Chancellor Olaf Scholz (SPD) has rejected the idea of a second attempt to introduce mandatory Covid vaccinations.
“There is no legislative majority in the Bundestag for compulsory vaccination,” he said on Thursday evening after consultations with the leaders of the federal states in Berlin.
Expressing his regret at the lack of support for the move, he said this reality would have to be the “starting point” for any future vaccination drives.
“I am, of course, disappointed that there was no majority today, I don’t want to hide that at all,” said Scholz. “I am still convinced that it would be right to have compulsory vaccination in Germany. With the Bundestag decision, however, a very clear statement by the legislator had now been made.”
Despite the fact that Covid-19 vaccines have been available in Germany for more than a year, around 24 percent of the population still have no vaccine protection whatsoever.
Of these, around 4-5 percent are too young to get the Covid vaccine, but around 20 percent are either against the idea or still on the fence.
“We will do everything we can to convince even more citizens of this country to get vaccinated,” Scholz told reporters. “This will require our creativity.”
On Thursday, a bill for compulsory vaccination for everyone over the age of 60 was voted down in the Bundestag, dealing a painful blow to its supporters in the traffic-light coalition.
The bill had been promoted primarily by SPD and Green MPs, including Scholz himself and Federal Health Minister Karl Lauterbach (SPD). A motion from the opposition CDU/CSU parties to introduce a vaccine register and potential target vaccine mandates was also rejected by the house.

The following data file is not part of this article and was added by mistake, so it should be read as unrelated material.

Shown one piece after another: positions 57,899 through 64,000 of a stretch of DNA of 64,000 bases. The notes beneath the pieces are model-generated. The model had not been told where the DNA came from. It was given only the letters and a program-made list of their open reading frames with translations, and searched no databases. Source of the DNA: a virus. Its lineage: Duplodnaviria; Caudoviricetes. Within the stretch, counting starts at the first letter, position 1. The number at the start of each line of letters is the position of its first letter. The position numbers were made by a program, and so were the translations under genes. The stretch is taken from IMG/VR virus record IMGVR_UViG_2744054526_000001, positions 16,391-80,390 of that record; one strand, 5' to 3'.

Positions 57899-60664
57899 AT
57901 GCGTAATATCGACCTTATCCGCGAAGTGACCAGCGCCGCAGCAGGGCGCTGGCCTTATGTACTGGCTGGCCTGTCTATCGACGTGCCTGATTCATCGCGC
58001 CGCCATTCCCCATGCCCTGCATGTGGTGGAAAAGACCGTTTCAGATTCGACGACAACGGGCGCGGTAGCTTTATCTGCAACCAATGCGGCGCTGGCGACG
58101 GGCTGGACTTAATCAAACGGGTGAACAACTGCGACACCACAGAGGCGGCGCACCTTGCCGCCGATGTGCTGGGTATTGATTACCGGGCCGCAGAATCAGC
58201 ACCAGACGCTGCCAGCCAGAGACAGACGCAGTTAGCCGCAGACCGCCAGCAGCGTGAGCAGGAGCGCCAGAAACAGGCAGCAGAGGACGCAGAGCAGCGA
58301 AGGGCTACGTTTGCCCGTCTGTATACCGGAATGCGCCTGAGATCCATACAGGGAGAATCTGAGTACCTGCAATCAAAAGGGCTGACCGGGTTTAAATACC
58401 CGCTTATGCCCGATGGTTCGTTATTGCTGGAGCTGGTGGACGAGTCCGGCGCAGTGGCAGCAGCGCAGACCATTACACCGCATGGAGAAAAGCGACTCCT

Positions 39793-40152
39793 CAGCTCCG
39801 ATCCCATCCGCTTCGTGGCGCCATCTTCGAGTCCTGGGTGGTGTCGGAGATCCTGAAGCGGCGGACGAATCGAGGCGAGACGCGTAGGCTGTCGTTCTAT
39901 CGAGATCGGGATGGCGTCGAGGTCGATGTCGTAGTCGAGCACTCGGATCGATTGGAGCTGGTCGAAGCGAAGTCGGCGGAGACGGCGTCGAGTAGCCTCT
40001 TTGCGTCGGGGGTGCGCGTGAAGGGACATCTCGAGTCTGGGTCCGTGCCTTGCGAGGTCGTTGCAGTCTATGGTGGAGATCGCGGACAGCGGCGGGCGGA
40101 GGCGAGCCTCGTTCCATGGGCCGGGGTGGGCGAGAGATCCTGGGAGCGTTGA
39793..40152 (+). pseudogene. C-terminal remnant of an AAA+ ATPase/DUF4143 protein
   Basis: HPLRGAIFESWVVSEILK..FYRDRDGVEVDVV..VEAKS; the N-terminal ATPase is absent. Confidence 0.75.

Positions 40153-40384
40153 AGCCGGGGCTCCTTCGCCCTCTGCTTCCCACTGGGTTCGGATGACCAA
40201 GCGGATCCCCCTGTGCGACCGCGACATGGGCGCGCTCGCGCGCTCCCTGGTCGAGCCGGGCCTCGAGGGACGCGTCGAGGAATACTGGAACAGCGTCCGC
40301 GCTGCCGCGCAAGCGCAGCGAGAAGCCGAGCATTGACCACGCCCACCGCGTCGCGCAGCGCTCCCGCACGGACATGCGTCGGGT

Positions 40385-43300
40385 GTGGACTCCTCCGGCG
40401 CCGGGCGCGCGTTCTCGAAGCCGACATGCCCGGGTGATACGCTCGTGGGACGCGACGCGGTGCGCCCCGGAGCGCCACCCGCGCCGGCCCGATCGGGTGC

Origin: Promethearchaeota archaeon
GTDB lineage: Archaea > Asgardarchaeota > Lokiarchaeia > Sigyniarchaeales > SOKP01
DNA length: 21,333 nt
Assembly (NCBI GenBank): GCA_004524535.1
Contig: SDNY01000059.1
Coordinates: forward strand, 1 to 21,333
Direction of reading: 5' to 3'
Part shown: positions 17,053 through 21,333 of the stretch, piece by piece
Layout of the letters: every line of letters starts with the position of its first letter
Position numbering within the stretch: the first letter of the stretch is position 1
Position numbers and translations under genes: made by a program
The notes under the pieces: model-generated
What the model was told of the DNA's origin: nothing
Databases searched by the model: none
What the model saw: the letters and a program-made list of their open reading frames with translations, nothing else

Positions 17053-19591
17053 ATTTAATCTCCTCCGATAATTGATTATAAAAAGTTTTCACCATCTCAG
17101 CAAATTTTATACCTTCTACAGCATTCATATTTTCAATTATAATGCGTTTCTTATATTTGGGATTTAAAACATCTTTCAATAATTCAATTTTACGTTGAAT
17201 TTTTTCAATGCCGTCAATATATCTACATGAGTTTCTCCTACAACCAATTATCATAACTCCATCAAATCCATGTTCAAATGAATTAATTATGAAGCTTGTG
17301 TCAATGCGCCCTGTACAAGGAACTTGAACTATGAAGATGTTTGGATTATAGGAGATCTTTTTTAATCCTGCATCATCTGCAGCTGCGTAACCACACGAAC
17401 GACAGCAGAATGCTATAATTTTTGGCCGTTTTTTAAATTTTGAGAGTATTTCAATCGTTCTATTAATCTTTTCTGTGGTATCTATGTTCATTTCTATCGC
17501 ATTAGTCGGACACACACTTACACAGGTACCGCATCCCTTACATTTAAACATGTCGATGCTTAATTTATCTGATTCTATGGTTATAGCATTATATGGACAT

Scholz is not alone in ruling out the possibility of reviving the vaccine mandate issue.
Speaking to Tagesschau in Berlin, Health Minister Karl Lauterbach said the failure of the bill had been a “bitter defeat” that made it unlikely that any future bill on the subject would gain enough support to succeed.
“It’s a clear result that has to be lived with,” he said. “I’m sceptical about whether we can still achieve anything through additional talks.”
In a democracy, he said, this had to be respected.
But he explained that the failure of compulsory vaccination is bad news for vulnerable patients, for those who work to treat and care for Covid patients, and for all those who have to live with restrictions. A new wave of infections is likely by autumn at the latest, Lauterbach said.